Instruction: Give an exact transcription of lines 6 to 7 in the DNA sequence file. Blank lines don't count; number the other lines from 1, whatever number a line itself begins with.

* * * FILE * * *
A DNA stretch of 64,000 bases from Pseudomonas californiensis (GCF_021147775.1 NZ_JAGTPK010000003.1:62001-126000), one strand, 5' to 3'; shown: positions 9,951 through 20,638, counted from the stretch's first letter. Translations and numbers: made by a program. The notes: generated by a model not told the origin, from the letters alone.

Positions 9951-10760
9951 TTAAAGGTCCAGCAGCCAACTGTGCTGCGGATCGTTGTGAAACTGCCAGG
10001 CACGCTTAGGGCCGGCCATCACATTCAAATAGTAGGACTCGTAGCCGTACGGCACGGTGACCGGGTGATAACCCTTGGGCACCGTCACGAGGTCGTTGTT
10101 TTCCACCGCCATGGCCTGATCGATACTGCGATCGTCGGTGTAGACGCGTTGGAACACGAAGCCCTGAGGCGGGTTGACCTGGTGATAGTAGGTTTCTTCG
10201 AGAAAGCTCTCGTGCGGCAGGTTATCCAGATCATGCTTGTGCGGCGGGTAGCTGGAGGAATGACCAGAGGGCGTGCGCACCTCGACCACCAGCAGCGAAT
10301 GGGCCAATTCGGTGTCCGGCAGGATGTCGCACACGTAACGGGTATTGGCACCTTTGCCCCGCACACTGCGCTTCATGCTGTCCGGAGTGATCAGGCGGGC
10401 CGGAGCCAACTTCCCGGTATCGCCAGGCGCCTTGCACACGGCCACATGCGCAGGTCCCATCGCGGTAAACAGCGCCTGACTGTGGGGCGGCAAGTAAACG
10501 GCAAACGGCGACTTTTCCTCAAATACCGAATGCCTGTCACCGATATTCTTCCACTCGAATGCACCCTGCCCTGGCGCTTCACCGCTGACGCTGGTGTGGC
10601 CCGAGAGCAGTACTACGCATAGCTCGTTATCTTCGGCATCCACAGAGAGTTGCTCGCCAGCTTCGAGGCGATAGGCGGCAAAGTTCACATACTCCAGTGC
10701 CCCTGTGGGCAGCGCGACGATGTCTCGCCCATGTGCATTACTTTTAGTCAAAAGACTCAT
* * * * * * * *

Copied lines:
10201 AGAAAGCTCTCGTGCGGCAGGTTATCCAGATCATGCTTGTGCGGCGGGTAGCTGGAGGAATGACCAGAGGGCGTGCGCACCTCGACCACCAGCAGCGAAT
10301 GGGCCAATTCGGTGTCCGGCAGGATGTCGCACACGTAACGGGTATTGGCACCTTTGCCCCGCACACTGCGCTTCATGCTGTCCGGAGTGATCAGGCGGGC